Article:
special mixer structures and/or using a lot of power (not possible in
a portable device).

In addition, if you are driving a mixer with a square wave, there will
be mixing products between the odd harmonics of the LO and input
spectrum at the IF distance of the odd harmonics of the LO. For this
reason, octave filters are used to keep frequencies close to the 3rd
harmonics (and higher) out of the mixer.  

For a SA with 1 kHz to 3 GHz range, you will need more than 20 octave
filters to cover the range. The good thing is that you can attenuate
each octave separately and fix the corresponding attenuation in the
display. In fact suboctave front end filters might be helpful to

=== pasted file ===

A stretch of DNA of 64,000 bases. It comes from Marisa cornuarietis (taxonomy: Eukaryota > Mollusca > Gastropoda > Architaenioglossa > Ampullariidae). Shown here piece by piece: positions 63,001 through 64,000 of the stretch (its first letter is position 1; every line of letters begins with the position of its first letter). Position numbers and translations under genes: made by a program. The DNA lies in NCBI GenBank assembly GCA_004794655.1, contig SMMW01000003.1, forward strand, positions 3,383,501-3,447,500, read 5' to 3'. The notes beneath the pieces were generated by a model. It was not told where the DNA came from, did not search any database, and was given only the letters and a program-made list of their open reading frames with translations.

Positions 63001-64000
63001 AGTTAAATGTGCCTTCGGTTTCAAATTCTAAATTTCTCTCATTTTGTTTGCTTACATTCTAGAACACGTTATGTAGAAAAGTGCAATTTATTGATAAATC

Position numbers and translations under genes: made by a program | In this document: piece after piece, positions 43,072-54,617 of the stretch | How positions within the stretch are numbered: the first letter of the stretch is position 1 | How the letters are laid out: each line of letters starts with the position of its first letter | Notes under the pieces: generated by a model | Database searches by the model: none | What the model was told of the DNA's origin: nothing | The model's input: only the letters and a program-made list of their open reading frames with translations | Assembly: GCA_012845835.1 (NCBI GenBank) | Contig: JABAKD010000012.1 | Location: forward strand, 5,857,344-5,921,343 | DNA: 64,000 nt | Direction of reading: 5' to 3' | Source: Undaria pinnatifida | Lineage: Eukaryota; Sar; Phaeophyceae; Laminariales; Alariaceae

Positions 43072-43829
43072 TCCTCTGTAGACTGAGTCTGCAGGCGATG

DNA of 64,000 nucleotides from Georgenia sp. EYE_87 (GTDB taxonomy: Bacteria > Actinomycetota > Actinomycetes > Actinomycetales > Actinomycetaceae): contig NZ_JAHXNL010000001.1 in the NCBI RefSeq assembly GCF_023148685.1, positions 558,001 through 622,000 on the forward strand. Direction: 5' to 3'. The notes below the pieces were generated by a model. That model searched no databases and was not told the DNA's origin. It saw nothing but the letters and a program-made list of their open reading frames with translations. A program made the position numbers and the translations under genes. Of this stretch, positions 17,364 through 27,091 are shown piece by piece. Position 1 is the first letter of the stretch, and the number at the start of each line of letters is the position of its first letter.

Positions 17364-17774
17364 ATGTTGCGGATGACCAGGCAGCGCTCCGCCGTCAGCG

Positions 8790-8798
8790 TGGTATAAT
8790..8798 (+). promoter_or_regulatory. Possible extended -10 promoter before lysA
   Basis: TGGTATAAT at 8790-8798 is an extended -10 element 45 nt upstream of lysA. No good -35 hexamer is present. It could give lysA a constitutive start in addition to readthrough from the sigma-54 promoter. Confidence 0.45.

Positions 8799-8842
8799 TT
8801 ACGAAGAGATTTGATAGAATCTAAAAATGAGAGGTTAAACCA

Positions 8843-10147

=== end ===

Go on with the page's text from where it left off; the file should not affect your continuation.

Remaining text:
filter out second order mixing products of two strong input signals at
the lower end  of the octave, which would fall  on the upper end of
the octave.    

However if the upper frequency requirement is more modest (say
HF/VHF), you could get away with the problematic mixer and run the
signal directly into the ADC.

It should be noted that a 16 bit ADC the theoretical weak signal
resolution is 97 dB, there are always going to be band and front end
noise, which work as dither, making it possible to resolve signals
well below 100 dB FSD.

While the problematic mixing has been used for decades, the
performance of ADCs will constantly  increase, moving the practical
dividing line to higher and higher frequencies.


Re: LF Spectrum Analyser
On 02/07/17 16:46, snipped-for-privacy@downunder.com wrote:
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Mixers are non-linear devices. Even a perfect mixer will still have the
same image problems that plague real receivers.

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Zero-IF receivers are also afflicted by 2LO, not just 3LO,